In Grant Morrison and Dan Mora’s “Klaus” #2, Santa Claus is a medieval superhero who’s like a cross between Robin Hood and Conan. As such, this is an unusual year for writers known for their dark, extreme material. Like Mark Millar in “Huck,” Morrison is foregoing satire, gore and the pushing of boundaries for some earnest, old-fashioned storytelling in “Klaus.” When a writer’s known for a dark vision, breaking the fourth wall or taking shots at genre conventions, one can forget that they’re seasoned pros that are more than capable of turning out straightforward stories about a good man fighting evil.
In “Klaus” #2, Morrison and Mora flesh out their main character almost solely through action. He’s shown to be as much a fighter as a man with a big heart, but also a guy with a lot of brains. In the opening scene, his gambit requires a grasp of classical mechanics worthy of a pool shark and, throughout the story, Klaus always thinks strategically.
The story has the classic “two guards talking to each other” trope, but quickly segues to Mora’s visual progression of a snowball with clever panel design. The page design and the rows of gutters build up suspense and visual rhythm while also guiding the movement of the reader’s eye. “Klaus” is action-heavy, but Mora never loses the reader. His transitions are smooth and he saves the dramatic changes in perspective for the surprises in Morrison’s script.
Mora’s colors make the winter weather feel visceral, and his palette shifts lend extra impact to the morning sun and Klaus’ toys. His background details and facial expressions also give the story emotional depth, and his action scenes are fluid and exciting.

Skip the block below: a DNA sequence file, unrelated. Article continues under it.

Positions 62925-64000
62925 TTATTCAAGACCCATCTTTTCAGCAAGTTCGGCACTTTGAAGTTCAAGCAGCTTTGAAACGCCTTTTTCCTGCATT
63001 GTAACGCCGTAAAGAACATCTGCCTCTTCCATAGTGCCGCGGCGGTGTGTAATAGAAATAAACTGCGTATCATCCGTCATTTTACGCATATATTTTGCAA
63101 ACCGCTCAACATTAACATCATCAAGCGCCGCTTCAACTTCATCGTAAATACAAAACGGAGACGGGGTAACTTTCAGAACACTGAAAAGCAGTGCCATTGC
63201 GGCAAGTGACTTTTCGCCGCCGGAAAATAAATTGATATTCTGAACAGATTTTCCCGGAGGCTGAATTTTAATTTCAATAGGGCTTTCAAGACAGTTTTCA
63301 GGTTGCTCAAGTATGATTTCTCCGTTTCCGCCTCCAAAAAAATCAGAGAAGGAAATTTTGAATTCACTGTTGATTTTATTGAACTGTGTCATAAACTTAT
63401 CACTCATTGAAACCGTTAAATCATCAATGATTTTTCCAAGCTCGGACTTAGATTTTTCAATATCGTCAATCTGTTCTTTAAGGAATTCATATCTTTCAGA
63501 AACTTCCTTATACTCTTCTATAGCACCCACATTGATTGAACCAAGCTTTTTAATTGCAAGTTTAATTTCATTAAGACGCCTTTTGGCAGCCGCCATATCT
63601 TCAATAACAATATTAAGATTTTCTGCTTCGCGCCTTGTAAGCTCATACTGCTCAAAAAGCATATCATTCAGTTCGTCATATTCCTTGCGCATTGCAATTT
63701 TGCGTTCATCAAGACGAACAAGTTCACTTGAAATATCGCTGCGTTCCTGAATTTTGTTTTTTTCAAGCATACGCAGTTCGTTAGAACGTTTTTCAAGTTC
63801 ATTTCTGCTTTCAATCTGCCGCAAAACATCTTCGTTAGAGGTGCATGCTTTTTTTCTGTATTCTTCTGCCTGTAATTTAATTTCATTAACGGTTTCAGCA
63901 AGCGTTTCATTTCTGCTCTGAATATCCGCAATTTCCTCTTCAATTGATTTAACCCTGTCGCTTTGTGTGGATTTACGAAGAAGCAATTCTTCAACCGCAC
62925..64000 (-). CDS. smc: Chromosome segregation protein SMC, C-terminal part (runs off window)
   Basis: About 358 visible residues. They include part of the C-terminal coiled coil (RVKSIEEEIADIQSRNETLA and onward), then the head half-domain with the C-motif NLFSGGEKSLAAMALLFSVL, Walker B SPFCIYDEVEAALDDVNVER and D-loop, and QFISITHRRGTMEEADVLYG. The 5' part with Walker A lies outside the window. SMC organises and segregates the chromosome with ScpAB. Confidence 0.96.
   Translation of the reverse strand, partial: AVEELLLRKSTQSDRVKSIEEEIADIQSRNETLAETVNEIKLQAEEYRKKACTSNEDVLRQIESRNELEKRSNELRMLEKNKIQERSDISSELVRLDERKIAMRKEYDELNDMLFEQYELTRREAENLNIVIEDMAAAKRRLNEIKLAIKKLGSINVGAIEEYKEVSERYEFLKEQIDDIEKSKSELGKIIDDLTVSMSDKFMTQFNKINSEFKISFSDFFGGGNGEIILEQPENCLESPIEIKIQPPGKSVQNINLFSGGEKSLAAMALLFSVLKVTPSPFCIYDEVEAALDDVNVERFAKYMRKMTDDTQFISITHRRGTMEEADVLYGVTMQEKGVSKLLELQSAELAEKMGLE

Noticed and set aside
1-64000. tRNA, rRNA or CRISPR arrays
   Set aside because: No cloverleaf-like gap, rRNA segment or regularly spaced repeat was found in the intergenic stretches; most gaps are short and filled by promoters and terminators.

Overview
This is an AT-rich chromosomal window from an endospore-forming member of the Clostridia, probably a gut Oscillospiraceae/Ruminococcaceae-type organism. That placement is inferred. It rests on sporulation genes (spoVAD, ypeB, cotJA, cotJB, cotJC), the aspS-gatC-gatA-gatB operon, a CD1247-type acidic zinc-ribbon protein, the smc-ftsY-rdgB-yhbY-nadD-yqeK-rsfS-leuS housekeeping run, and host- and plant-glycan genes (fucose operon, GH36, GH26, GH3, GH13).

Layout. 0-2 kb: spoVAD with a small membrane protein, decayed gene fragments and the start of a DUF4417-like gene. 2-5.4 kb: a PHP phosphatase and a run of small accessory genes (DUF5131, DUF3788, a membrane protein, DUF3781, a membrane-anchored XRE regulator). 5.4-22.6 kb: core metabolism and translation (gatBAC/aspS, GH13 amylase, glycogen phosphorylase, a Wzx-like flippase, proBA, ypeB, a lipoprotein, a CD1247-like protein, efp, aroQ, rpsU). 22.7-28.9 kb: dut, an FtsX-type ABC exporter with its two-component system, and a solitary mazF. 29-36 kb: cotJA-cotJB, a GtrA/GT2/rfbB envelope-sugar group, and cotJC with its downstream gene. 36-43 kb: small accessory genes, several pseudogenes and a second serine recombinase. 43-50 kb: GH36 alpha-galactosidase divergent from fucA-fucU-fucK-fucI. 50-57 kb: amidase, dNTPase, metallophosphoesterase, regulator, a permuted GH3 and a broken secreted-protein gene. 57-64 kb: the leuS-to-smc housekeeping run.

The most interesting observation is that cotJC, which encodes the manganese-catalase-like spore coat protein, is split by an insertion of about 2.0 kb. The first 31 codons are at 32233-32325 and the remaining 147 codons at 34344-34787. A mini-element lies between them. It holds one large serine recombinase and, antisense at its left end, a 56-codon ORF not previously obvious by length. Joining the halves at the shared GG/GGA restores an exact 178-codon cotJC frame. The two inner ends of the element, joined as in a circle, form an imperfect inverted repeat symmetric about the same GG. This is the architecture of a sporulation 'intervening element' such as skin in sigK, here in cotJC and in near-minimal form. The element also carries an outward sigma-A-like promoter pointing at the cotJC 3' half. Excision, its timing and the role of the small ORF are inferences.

If there’s a flaw in “Klaus,” it’s that the townspeople seem too uniformly cowed and pleasant, and that the Baron and his son Jonas are so over-the-top evil they’re comical. Any gravitas they have is courtesy of Mora’s artwork. Mora doesn’t neglect the humor, but he also gives both father and son deadly pallor and unnatural expressions that make them look ghoulish and creepy.
There are other comic moments sprinkled throughout, from the guards’ talk of a man with a “hunch” on his back to Jonas’ whining about toys. The whole sequence with Olav, a beefy oaf, displays a blend of slapstick and irony. This is more like Morrison’s usual stuff.
In the main character, though, he has something special: a hero who is good without a hint of being boring. Klaus feels like someone special, a figure both flesh and blood and larger than life, and that’s feels in line with Morrison’s intent to honor the myth and the story of Santa Claus.
Klaus’ eventual victory is, of course, assured, so — while the smaller gears of the story have some surprises — the larger arc is predictable, and a showdown between the Baron and Klaus is inevitable. Despite these constraints, Morrison and Mora keep the suspense taut throughout with expert pacing. “Klaus” #2 is a great read, and its skillful reworking of myth is for all seasons.